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        A lot of Unix programs, dare I say, most programs intended for Unix, are explicitly written expecting their CLI to also be their API. It’s part of the reason why git’s CLI has to stay the way it is, weird and inconsistent, because its CLI is used as an API. It’s explicitly part of Mercurial’s compatibility rules, and bear in mind that hg was built by the same group of kernel hackers who built Linux and git. (There may also be such explicit rules for git, but I don’t know their dev community as well, so I don’t know where to find them. I do know that Linus yells very loudly if people break userspace in Linux, so I assume a similar attitude carries over to git.)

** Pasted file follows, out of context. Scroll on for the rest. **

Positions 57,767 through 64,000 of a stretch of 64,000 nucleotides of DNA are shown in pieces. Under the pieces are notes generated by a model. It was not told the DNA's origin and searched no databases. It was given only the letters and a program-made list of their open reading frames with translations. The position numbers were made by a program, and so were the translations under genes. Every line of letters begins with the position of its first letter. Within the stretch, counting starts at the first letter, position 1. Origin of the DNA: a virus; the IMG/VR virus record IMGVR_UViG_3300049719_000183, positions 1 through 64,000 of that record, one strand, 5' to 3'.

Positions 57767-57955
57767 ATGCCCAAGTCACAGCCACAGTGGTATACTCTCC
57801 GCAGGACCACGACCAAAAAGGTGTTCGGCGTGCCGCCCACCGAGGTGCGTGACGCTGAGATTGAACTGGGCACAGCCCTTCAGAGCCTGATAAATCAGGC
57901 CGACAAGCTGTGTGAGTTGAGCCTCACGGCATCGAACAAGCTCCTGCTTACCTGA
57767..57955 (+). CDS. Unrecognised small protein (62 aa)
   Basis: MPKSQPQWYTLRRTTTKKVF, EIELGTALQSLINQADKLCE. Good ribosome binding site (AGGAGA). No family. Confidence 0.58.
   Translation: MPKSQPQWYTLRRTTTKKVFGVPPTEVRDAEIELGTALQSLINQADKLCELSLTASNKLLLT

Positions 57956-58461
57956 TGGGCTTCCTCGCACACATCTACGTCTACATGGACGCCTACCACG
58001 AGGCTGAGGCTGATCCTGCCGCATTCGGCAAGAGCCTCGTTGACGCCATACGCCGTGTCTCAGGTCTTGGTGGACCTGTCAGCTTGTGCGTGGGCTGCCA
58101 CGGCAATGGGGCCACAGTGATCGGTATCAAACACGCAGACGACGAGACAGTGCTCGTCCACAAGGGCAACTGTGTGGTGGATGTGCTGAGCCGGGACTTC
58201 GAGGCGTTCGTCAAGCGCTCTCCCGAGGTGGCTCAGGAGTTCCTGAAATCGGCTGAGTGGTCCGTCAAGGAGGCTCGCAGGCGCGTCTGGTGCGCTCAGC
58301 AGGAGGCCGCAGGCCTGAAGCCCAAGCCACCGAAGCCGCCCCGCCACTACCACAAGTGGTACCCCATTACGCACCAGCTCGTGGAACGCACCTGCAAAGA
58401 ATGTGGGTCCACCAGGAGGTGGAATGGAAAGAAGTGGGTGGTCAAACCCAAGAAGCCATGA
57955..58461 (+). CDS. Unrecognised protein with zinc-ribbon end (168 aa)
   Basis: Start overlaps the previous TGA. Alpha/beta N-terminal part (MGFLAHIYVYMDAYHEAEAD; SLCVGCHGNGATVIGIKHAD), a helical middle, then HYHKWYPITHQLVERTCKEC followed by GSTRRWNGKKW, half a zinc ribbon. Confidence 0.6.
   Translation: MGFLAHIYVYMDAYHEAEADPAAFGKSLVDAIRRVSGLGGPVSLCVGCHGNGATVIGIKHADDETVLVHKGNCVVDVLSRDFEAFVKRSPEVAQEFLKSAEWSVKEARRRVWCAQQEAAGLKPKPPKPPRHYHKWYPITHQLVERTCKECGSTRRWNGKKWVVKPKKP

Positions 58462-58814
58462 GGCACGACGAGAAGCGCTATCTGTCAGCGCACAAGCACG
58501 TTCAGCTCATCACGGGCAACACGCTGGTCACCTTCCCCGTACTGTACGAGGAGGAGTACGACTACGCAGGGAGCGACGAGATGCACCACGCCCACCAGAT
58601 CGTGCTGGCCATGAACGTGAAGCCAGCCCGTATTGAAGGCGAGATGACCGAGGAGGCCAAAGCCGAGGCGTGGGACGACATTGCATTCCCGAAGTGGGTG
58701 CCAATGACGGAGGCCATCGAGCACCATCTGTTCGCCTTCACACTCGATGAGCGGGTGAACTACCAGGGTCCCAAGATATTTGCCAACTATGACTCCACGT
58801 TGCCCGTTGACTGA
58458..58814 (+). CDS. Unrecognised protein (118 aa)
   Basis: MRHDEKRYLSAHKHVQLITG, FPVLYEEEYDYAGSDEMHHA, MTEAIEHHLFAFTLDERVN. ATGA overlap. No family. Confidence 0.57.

Having worked with Mercurial development, I can tell you: it’s annoying to have to make sure the CLI is stable-as-an-API, but I guarantee that it’s part of the reason why hg hasn’t completely died out. People using it in 2008 as part of some bigger contraption still use hg in 2015, thanks to this stability. GnuPG would do well to start treating its CLI as an API as well.

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          Quoting from Werner’s reply to the first Mailpile post about GnuPG:

          GnuPG output. I have dutifully read, memorized chunks of, and bookmarked this file for posterity. It is immensely helpful. For example, it gives […] Now here comes issue the first: this is essentially a colon separated value (CSV!) data structure, but the data being provided is a) inconsistent, and b) structured.

          You mean that there is no top-down design? Right that is how life is.